By Chris Chinn For More, please visit Chris' blog : chrischinn.wordpress.com/
Today I should have been in Chicago attending the Food Dialogues discussion regarding transparency in food. I wasn’t able to attend because we are still trying to plant beans on our farm and we have hay that is ready to be mowed. We were also selling calves today so there was a lot going on at our farm. Kevin couldn’t handle it all alone so I stayed back to tend to my responsibilities on the farm.
I did manage to sneak away for about an hour (while Kevin was hauling calves to market) to listen to the Food Dialogues discussion on my cell phone. I wasn’t able to hear it all but what I did hear was excellent. (I plan to listen to the entire discussion later; you can listen too by clicking here.) I know two of the farmers who were on the panel, Will Gilmer & Bo Stone. Will & Bo represent USFRA as two of the Faces of Farming & Ranching. Will & Bo did a great job of respecting all methods of farming and explaining why they choose to farm using the methods they do.
One member of the audience pointed out that choice is a great thing when it comes to food, but we shouldn’t portray one method of farming as the right way or the only way when talking about choice. This audience member said many times when he goes to a Farmer’s Market he hears farmers putting down other farmers to sell their product and this concerned and confused the audience member. He said if choice was a good thing, why were farmers putting down other farmers for their choices. What a great question. I have always said diversity in agriculture is a great thing and every farm and farm family is different and that is ok. There is no wrong or right way to farm.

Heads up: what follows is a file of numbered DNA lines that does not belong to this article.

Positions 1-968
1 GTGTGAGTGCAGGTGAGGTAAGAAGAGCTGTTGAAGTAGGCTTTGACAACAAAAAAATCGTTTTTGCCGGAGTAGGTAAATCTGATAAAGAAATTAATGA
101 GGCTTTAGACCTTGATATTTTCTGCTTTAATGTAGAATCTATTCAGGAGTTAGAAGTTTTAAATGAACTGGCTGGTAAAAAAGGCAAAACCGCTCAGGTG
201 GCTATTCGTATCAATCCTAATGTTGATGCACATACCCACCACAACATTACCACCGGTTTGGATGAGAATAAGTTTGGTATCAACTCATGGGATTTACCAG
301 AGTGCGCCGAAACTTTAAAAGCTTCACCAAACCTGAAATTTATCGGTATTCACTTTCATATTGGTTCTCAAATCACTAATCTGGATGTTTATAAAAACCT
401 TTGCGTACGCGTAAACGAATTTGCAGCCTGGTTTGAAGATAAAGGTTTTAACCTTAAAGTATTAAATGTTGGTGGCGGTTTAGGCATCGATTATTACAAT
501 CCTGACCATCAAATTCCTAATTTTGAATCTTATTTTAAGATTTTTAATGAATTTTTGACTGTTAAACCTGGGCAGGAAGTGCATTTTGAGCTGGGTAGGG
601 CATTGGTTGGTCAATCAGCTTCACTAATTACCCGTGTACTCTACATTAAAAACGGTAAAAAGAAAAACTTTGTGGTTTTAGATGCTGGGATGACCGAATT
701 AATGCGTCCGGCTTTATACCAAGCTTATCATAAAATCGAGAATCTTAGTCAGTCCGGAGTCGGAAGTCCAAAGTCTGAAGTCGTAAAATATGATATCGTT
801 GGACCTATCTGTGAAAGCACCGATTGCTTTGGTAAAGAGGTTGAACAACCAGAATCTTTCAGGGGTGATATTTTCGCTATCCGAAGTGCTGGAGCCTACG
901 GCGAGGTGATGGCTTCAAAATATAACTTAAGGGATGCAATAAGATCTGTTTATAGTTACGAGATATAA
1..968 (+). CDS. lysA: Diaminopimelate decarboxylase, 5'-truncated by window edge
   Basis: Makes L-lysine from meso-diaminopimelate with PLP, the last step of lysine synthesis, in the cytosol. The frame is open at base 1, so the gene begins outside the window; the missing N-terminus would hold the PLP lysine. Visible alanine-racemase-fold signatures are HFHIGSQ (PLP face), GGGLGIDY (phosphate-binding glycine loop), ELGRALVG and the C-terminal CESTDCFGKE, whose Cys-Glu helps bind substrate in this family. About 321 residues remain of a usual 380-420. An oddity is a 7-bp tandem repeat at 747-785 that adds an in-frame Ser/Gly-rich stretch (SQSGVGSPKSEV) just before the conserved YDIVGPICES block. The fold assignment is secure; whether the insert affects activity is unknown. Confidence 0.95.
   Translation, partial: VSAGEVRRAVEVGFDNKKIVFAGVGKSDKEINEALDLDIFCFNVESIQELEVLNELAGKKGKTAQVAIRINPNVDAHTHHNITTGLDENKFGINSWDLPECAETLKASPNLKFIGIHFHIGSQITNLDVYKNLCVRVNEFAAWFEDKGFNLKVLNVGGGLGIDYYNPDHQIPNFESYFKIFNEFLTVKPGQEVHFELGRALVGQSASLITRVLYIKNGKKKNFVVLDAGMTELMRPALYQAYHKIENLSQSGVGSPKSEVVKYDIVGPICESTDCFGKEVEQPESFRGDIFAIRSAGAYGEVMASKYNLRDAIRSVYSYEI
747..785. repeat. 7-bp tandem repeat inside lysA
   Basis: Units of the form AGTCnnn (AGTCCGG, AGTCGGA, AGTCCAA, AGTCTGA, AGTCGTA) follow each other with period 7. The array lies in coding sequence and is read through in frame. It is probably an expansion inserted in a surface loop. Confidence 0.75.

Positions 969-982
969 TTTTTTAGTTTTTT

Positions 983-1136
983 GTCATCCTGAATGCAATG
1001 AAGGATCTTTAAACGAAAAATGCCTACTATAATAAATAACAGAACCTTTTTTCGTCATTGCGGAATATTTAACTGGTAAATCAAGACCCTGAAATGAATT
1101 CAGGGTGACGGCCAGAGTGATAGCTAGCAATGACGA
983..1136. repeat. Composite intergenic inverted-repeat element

I did listen long enough to hear one panelist quoting an Australian study regarding hogs being fed GMO corn and stomach inflammation being increased in the hogs due to the GMO corn. I was disappointed that the panelist didn’t disclose that this study is being questioned by numerous scientists and that the results weren’t conclusive. It’s information like this that confuses and scares consumers. This same study also found that the hogs fed the GMO corn were less likely to develop heart abnormalities or liver problems.
I can’t wait to listen to the beginning of the discussion because I tuned in late. Bo Stone’s closing statement really hit home for me because it mirrored what is in my heart and Kevin’s heart when it comes to farming. Bo said, “Farming isn’t what I do, it’s who I am.” Well said Bo! If you are curious about how food is produced, please take the time to watch this discussion online. Maybe some of your questions will be answered.